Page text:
By Dr. Shrey Lakhotia, BDS
Constipation and toxicity
Solid and semi-solid wastes are eliminated from the body through the anus in a process known as defecation.
Food passes through the digestive system where nutrients and other nourishment is absorbed and processed.
This mix of food then ultimately becomes feces stored in the rectum until time of excretion.
Food is pushed along the large intestine towards the rectum by waves of muscular contraction called peristalsis.
Bowel transit time (how long it takes for food to pass through the colon and out of the body) ideally should be around 8-20 hours.
Unfortunately, most people have a much longer bowel transit time.
When waste materials move too slowly through the colon, constipation causes an increase in fermentation, putrefaction and the absorption of toxic amines and other chemicals from the colon into the blood stream.
If feces are hard or dry, it means putrification has already started.
Since the body has been hindered in its attempts at ridding itself of toxins through the normal means of daily bowel movements, it must find other ways of ridding itself of these dangerous toxins.
To do this, the colon absorbs the toxins into the blood stream, and:
As fecal matter spends an extended time in the colon, the toxins that should have been eliminated will continue to build up and be absorbed into the blood stream, making the body more and more toxic.
These toxins can adversely affect one’s total health,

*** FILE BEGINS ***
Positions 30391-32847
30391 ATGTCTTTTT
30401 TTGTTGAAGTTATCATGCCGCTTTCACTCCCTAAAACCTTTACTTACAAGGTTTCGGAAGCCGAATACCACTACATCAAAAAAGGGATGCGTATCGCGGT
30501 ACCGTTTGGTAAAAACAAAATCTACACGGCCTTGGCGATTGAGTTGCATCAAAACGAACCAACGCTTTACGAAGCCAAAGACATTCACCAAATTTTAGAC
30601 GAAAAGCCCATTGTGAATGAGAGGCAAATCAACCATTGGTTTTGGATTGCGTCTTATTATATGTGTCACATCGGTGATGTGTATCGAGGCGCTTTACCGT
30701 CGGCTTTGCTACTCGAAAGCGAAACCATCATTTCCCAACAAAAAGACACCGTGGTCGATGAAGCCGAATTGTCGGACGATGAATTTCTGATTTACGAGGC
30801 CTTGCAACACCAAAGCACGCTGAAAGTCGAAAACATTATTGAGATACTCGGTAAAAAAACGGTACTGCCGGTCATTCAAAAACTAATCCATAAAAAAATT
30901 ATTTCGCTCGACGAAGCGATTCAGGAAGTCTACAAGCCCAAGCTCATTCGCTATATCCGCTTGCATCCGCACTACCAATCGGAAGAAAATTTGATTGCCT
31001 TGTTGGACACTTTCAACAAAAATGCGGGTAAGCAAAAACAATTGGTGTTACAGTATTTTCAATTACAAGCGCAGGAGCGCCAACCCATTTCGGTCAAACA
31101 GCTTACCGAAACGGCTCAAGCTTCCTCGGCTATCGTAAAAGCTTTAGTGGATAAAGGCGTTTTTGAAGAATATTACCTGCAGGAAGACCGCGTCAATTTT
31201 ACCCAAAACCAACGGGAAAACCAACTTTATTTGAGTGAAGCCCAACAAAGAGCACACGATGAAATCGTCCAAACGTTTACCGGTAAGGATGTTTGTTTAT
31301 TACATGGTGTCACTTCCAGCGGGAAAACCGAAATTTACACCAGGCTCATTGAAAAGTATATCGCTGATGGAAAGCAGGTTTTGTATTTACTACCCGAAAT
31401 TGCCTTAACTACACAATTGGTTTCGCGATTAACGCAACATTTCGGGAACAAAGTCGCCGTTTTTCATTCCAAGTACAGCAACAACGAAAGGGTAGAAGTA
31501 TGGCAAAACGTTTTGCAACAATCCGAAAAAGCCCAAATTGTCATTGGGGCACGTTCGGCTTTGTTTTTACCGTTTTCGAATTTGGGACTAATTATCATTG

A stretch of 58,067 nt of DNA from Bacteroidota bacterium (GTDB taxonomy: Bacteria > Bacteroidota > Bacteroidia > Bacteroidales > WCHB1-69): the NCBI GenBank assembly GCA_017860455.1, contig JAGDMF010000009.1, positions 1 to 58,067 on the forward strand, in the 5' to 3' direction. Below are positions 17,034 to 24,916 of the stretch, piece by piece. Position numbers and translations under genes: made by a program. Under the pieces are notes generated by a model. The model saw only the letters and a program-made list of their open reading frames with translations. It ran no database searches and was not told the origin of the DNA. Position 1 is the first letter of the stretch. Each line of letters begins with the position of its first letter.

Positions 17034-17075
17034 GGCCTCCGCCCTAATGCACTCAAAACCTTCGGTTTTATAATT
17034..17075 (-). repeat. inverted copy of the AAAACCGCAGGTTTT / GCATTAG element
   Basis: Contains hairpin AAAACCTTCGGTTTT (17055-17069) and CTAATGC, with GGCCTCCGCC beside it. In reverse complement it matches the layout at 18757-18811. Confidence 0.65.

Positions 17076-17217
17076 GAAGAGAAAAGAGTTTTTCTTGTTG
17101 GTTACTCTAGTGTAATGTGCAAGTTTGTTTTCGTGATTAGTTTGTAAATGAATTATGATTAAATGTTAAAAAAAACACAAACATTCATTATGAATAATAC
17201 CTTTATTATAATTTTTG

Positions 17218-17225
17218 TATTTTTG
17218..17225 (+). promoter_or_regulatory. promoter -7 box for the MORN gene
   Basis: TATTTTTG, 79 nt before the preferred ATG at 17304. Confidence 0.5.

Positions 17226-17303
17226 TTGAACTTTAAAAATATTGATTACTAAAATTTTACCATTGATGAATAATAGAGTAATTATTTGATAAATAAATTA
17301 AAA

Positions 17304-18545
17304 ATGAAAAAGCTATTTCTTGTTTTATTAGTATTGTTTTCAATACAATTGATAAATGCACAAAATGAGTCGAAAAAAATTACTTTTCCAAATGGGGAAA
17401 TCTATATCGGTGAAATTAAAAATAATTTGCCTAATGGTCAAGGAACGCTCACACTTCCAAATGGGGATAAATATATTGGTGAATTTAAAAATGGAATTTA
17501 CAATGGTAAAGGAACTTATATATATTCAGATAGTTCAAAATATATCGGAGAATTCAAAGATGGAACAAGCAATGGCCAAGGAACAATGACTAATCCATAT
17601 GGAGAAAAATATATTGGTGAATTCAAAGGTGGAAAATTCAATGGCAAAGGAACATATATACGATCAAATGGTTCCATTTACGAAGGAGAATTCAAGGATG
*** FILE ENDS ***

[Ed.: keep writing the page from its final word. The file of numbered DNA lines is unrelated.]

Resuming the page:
including all the systems of the body.
One effective way to deal with constipation and toxicity is to take a magnesium supplement.
Magnesium is well-known for its laxatives qualities, and unlike most laxatives is not habit forming.
In preparation for surgical or diagnostic procedures, doctors prescribe magnesium to empty the bowel.
The laxative effect of magnesium appears to come through two different mechanisms.
A study⁽¹⁾ was conducted in Japan with 3,835 subjects who were between the ages of 18 and 20.
It was found that constipation in participants was:
In the USA, magnesium deficiency is common as well, especially among women and the elderly.
An estimated 80% of Americans don’t get enough magnesium in their diet.
Doses less than 350 mg per day of magnesium are considered safe for most adults.
Magnesium is important in more than 300 chemical reactions that keep the body working properly.
Supplementing with magnesium has numerous potential health benefits.
As with any other over-the-counter remedy, you should discuss the matter with your doctor before taking supplemental magnesium.
Supplemental magnesium may interfere with the effectiveness of some prescription medications. Discuss the use of magnesium with your doctor if you are taking any of the following:
Diseased kidneys may not be able to eliminate excess magnesium from the body, in which case taking extra magnesium can cause magnesium to build up to high levels.
Those with kidney problems, such as kidney failure, should not take supplemental magnesium unless advised to do so by a doctor.